19. ^ "'Televoting all night long'". ESC Today. 20 October 2006. Archived from the original on 30 September 2007. Retrieved 5 July 2008.
  20. ^ Siim, Jarmo (2011-07-15). "12 countries for Junior Eurovision 2011, several changes coming up". European Broadcasting Union. Retrieved 15 February 2015.
  21. ^ "Belinkomsten finale Junior Eurovisie Songfestival naar Unicef" (in Dutch). UNICEF. 6 December 2007. Archived from the original on 21 May 2008. Retrieved 3 May 2008.
  22. ^ "Information on the fine/ban rule implemented on Croatia and the scrapping of the live rule". ESC Today. 4 October 2007. Archived from the original on 1 October 2008. Retrieved 5 July 2008.
  23. ^ Harvey, Dennis (17 September 2008). "Variety review of Sounds Like Teen Spirit". Variety. Retrieved 10 June 2009.
  24. ^ "Premiere of JESC film in Cyprus". IMDB. Retrieved 10 June 2009.
  25. ^ "Video of Belgian premiere of JESC Film". YouTube. 16 October 2008. Retrieved 27 October 2008.
  26. ^ "Premiere of JESC film in Cyprus". CyBC. September 2008. Retrieved 27 October 2008.[dead link]
  27. ^ "Junior: Minor format changes introduced". European Broadcasting Union. 6 June 2008. Retrieved 5 May 2009.
  28. ^ a b "'Junior Eurovision Song Contest 2008'". European Broadcasting Union. Retrieved 10 June 2009.[permanent dead link]
  29. ^ "NTU reveals all with under 50 days to go". European Broadcasting Union. 15 October 2013. Retrieved 1 December 2013.
  30. ^ Farren, Neil (15 October 2017). "Minsk to Host Junior Eurovision 2018". eurovoix.com. Retrieved 15 October 2017.
  31. ^ "'Third Junior Eurovision Song Contest': Information on the 2005 running order draw". European Broadcasting Union. 14 October 2005. Archived from the original on 21 May 2008. Retrieved 10 June 2009.
  32. ^ "'JESC official presentation tomorrow'". ESC Today. 21 October 2007. Archived from the original on 6 November 2008. Retrieved 10 June 2009.
  33. ^ "'Exclusive: The singing logo is the co-host!!!'". ESC Today. 6 November 2006. Archived from the original on 17 January 2010. Retrieved 10 June 2009.
  34. ^ Fisher, Luke James (10 September 2014). "Moira Delia to host Junior Eurovision 2014". JuniorEurovision.tv. Retrieved 10 September 2014.
  35. ^ Fisher, Luke James (21 October 2015). "Meet your host... Poli Genova!". junioreurovision.tv. European Broadcasting Union. Retrieved 21 October 2015.
  36. ^ a b "'Your votes please: the spokespersons'". ESC Today. 26 November 2005. Archived from the original on 1 June 2010. Retrieved 10 June 2009.
  37. ^ a b c "Rules alterations for 2010 contest as well as details of traditional rules". ESCKaz. 2010. Retrieved 11 Armenia 2010. Check date values in: |accessdate= (help)
  38. ^ a b "Rules of the 2003 contest". European Broadcasting Union. Archived from the original on 6 December 2003. Retrieved 5 July 2008.
  39. ^ "Information on the Steering Group". Cyprus Broadcasting Corporation. 6 June 2008. Archived from the original on 13 February 2009. Retrieved 6 July 2008.
  40. ^ Jarmo, Siim. "Junior 2013 venue confirmed". JuniorEurovision.tv. Retrieved 28 May 2013.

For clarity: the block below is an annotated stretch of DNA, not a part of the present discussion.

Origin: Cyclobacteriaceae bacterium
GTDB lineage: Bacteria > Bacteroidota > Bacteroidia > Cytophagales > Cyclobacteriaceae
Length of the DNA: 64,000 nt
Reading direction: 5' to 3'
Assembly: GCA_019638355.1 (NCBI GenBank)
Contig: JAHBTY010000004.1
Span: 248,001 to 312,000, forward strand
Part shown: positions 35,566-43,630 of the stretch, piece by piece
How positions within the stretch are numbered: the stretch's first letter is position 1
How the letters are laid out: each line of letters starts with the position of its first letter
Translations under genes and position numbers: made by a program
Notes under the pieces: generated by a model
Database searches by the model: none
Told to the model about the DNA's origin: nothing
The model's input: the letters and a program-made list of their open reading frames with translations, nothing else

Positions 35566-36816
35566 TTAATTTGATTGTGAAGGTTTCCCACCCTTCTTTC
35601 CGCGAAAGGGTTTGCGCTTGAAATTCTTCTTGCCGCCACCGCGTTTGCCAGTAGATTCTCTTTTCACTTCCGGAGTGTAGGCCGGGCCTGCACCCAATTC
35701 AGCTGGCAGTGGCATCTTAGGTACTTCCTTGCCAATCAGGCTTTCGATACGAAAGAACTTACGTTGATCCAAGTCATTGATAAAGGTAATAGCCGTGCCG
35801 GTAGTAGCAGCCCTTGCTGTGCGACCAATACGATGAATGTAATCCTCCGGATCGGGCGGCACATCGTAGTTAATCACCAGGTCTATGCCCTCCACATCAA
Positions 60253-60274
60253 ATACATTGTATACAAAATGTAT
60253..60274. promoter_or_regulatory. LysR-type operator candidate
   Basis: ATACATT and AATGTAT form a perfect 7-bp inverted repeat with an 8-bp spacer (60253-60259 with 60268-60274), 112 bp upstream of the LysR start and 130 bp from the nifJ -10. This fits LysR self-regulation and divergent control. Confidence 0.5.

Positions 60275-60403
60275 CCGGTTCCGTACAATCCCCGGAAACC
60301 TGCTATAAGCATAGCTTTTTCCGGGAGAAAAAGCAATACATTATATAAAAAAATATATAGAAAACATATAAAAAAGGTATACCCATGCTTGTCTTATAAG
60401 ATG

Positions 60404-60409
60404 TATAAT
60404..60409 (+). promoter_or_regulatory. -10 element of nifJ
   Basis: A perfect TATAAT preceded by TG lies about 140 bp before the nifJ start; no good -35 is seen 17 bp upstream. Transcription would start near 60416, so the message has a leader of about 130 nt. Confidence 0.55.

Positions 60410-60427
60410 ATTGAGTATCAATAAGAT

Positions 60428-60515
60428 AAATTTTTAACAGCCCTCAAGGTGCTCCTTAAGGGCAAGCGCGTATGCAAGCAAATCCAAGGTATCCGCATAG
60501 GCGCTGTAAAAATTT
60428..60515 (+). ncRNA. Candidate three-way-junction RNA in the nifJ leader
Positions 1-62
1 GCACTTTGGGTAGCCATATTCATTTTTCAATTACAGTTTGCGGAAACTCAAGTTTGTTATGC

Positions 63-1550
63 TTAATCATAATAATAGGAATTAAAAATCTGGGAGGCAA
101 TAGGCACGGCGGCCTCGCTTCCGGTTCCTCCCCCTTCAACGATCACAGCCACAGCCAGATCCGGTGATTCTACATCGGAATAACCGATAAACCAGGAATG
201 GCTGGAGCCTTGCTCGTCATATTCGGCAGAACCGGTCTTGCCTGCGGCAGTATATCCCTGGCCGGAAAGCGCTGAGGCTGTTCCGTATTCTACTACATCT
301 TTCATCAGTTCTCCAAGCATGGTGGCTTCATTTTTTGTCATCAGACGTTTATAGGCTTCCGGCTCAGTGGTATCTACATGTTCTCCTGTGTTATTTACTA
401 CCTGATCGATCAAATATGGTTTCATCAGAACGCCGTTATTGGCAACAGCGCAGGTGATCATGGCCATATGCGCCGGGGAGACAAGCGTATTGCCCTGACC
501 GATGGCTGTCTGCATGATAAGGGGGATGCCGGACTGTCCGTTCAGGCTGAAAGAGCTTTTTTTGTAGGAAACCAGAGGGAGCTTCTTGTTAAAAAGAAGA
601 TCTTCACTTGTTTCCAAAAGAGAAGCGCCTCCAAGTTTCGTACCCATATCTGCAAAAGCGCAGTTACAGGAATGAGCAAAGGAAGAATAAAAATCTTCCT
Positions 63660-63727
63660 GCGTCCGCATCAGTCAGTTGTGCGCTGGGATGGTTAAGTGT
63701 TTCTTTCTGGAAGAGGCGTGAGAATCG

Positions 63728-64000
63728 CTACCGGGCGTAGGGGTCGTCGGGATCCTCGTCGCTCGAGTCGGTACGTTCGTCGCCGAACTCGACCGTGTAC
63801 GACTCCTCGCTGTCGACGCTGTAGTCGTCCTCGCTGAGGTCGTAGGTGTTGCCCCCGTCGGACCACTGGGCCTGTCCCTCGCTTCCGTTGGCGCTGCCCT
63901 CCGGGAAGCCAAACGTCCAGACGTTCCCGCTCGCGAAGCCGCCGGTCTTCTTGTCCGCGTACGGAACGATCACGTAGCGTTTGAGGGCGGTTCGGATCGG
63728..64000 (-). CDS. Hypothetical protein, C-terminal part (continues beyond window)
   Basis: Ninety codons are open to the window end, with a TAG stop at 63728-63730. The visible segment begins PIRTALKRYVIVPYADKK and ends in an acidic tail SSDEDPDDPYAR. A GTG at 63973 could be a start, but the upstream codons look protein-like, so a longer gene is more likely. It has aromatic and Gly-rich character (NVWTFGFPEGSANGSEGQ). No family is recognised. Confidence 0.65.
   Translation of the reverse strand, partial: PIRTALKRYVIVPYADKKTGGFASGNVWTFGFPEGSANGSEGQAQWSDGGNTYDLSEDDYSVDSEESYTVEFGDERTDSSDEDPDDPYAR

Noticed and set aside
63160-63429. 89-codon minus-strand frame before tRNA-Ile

41. ^ Van Gorkum, Steef (2 December 2015). "EBU fires Executive Supervisor Yakovlev". escdaily.com. ESC Daily. Retrieved 8 December 2015.
  42. ^ a b "'New logo for the Junior Eurovision Song Contest'". European Broadcasting Union. 13 March 2008. Retrieved 3 May 2008.
  43. ^ "Photo gallery: Junior Eurovision 2015 Logo - Junior Eurovision Song Contest — Tbilisi 2017". junioreurovision.tv. Retrieved 25 March 2018.
  44. ^ a b Fisher, Luke James (18 December 2013). "Malta to host Junior Eurovision 2014". JuniorEurovision.tv. Retrieved 18 December 2013.
  45. ^ "'Israel getting into the JESC spirit'". ESC Today. 22 November 2007. Archived from the original on 8 April 2008. Retrieved 5 July 2008.
  46. ^ "News – Scandinavian JESC pull-out". ESC Today. 18 April 2006. Retrieved 30 April 2014.
  47. ^ "Results of the 2003 contest". Oikotimes. Archived from the original on 23 November 2008. Retrieved 10 June 2009.
  48. ^ "Results of the 2004 contest". Oikotimes. Archived from the original on 23 November 2008. Retrieved 10 June 2009.
  49. ^ "Results of the 2005 contest". Oikotimes. 29 November 2005. Archived from the original on 23 November 2008. Retrieved 10 June 2009.
  50. ^ "Results of the 2006 contest". Oikotimes. Archived from the original on 23 November 2008. Retrieved 10 June 2009.
  51. ^ "Results of the 2007 contest". Oikotimes. Archived from the original on 23 November 2008. Retrieved 10 June 2009.
  52. ^ "'Exclusive: 13 countries to be represented at Junior 2009!'". European Broadcasting Union. 8 June 2009. Retrieved 10 June 2009.
  53. ^ "'Exclusive: Belarus to host Junior 2010'". European Broadcasting Union. 8 June 2009. Retrieved 8 June 2009.
  54. ^ Siim, Jarmo (18 January 2011). "Armenia to host Junior Eurovision in 2011". European Broadcasting Union.
  55. ^ "Junior 2012 in Amsterdam on December 1". European Broadcasting Union. 27 February 2012. Retrieved 27 February 2012.
  56. ^ Siim, Jarmo (7 February 2013). "Ukraine to host Junior 2013". EBU.
  57. ^ "Junior Eurovision 2015: 21 November in Sofia, Bulgaria". JuniorEurovision.tv. 30 March 2015. Retrieved 30 March 2015.
  58. ^ "Malta to host the 14th Junior Eurovision Song Contest!". eurovision.tv. eurovision. 13 April 2016. Retrieved 13 April 2016.
  59. ^ Granger, Anthony (26 February 2017). "Tbilisi to Host the Junior Eurovision Song Contest 2017". eurovoix.com. Eurovoix.
  60. ^ Jordan, Paul (15 October 2017). "Minsk announced as the host city for Junior Eurovision 2018!". junioreurovision.tv. EBU.

External links[edit]